I haven’t drawn with my tablet in a while, so I colored him digitally. I’m experimenting with non-smudge tool blending. This was done with a hard-edged brush on low opacity and color-picking the two colors, and as they blended, color-picking the blend. I’m really new at this, so any suggestions are appreciated.


I enjoy helping homeless pets. I have volunteered at shelters, fostered kittens, and adopted (in my unbiased opinion) the best cat in the world from a no-kill shelter. She had been there three years.

So I want to use my art skills to help the less fortunate. I designed this little cat logo with the intention of getting it embroidered on stocking caps, just like my CrashOctopus hats. I wrote a letter to my favorite local shelter last winter, proposing that we make some hats and sell them at adoptions, with all proceeds going to the animals. They haven’t answered any e-mails or phone messages about it. Either it’s a horrible idea, or they’re too busy. I’d like to get your opinion before I proceed.

Is this a design you think people will buy? On what? Stocking caps… probably not at this time of year, at least in the northern hemisphere. T-shirts, maybe? I did a bunch of different colors and line thicknesses, and I did a dog logo, too. All suggestions welcome (i.e. would it look better with whiskers?). Meg wants to help kitties!


The Winoctopus by Meg Lyman

Digital – Prints Available

Cephalopods need more love and representation in art. They’re amazing, beautiful, intelligent creatures. They also happen to make great plays-on-words. What should I call this one? Winoctopus? Wineoctopus? Wine-octopus? Wino-octopus?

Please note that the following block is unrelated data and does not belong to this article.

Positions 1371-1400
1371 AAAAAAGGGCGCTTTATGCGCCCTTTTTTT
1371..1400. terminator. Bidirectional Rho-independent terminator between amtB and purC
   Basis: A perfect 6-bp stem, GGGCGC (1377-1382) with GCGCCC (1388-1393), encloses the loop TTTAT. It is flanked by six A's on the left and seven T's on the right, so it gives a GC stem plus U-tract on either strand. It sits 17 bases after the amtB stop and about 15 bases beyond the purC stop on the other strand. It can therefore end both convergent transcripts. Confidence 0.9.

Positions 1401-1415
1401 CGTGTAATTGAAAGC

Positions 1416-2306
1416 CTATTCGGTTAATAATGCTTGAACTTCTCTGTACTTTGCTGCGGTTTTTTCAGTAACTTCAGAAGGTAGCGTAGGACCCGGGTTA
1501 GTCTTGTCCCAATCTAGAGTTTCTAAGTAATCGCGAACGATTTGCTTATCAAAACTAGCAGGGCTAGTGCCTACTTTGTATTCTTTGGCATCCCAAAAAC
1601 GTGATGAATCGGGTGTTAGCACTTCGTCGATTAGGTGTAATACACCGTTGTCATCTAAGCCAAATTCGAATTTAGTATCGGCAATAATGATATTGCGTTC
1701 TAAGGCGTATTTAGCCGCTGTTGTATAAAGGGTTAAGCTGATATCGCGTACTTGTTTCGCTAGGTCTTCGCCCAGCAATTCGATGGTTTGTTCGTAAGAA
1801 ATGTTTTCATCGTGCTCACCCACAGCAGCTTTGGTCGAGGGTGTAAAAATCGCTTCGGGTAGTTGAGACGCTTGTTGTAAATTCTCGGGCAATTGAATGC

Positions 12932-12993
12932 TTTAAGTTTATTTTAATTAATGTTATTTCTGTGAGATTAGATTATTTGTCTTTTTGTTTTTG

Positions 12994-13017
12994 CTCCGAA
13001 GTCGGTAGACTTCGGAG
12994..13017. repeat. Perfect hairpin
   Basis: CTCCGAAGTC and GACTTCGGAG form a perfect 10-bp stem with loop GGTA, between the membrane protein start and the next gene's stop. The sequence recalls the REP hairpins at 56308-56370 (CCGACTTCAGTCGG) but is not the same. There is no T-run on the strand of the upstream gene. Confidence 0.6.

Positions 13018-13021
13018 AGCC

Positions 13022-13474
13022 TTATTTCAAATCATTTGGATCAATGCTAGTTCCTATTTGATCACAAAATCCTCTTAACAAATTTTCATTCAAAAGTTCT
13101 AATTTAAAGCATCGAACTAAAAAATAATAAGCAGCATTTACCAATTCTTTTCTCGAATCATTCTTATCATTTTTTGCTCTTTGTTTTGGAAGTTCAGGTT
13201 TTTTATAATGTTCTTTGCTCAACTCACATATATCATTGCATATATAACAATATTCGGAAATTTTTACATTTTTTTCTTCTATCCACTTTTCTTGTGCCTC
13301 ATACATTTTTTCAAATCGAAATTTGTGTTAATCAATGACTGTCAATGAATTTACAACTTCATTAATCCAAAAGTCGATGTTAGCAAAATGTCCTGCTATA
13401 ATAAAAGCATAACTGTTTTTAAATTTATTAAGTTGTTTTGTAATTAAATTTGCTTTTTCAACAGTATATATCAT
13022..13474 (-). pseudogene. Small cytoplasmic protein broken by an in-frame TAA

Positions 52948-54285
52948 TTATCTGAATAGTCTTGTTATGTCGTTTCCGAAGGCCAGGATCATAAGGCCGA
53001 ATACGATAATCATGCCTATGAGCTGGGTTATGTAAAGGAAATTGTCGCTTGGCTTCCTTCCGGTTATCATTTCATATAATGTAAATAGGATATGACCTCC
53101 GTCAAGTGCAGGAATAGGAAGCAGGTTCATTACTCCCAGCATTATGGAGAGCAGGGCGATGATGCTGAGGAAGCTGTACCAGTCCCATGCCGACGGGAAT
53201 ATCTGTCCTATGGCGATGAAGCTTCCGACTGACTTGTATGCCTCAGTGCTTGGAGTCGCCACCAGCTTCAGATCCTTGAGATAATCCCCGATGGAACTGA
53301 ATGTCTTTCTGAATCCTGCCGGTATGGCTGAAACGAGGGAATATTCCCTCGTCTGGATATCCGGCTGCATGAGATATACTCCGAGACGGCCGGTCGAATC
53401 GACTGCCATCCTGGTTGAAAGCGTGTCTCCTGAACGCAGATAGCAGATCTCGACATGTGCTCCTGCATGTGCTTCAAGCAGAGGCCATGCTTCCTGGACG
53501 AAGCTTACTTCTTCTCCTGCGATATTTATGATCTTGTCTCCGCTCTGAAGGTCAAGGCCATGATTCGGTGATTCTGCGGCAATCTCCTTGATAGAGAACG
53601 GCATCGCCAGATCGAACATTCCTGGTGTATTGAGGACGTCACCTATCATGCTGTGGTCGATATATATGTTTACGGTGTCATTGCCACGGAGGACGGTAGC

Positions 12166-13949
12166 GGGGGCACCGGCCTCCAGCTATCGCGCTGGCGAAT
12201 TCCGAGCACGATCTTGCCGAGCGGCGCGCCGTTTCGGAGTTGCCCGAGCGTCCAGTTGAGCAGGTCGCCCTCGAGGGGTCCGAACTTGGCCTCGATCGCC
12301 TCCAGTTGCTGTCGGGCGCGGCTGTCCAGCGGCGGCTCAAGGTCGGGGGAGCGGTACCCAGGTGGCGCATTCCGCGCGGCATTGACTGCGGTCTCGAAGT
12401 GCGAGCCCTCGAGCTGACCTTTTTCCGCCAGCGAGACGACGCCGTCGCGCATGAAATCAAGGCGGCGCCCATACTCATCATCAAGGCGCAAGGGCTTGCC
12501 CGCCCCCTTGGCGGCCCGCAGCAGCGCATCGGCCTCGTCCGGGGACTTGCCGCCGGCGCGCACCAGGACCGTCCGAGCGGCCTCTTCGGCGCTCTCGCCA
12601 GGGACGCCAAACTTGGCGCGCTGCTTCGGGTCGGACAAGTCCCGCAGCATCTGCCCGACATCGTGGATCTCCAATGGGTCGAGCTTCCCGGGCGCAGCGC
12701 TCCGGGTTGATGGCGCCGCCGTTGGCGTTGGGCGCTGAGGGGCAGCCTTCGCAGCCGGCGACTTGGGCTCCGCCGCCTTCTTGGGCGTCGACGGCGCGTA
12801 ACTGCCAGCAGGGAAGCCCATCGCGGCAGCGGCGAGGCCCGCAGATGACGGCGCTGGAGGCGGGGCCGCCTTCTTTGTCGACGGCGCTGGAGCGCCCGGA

Excuses and Fan Art

Right, so, this week’s beer rating is postponed. The thing is, I ran out of beers for which I wrote down comments, and a girl can only drink so many beers a week. I have 35 beers on my list, 23 of which are rated, but only 13 of which have comments. I started rating before I started taking notes.

The good news is that we bought 3 new beers this week: Bridgeport Black Strap Stout, Left Hand Blackjack Porter, and Cooper’s Brewery Best Extra Stout. By the time the Superbowl is over, I’ll have 3 new fully-commented ratings for you. And no more excuses.

Speaking of the Superbowl, my team is in it for the first time since I was too small to care. After we moved to Chicago in ’86, I became smitten, and all the time between now and then, the Bears have consistently let me down. Now they’re going to Superbowl XLI, and although my hopes aren’t too high, I’m proud of them for getting this far.

This is my first piece of original Fan Art. I’ve done things for Star Wars and Samurai Jack, but they’ve just been copies of stills or promo photos. This I invented on my own. It came to me shortly after it sunk in that the Bears were actually going to win the NFC championship (I was giddy with glee). It took 2 weeks to formulate and execute, and it’s my first finished piece of digital art. After many hours the last two weeks, including 15 hours yesterday, it is done. It was hard. My wrist nearly fell off.

To: My favoritest team ever, da Bears
cc: Their loyal fans, at home and displaced
Subject: The Littlest Fan

link to a higher-res image: [link]

Guinness Extra Stout and Digital Art Blues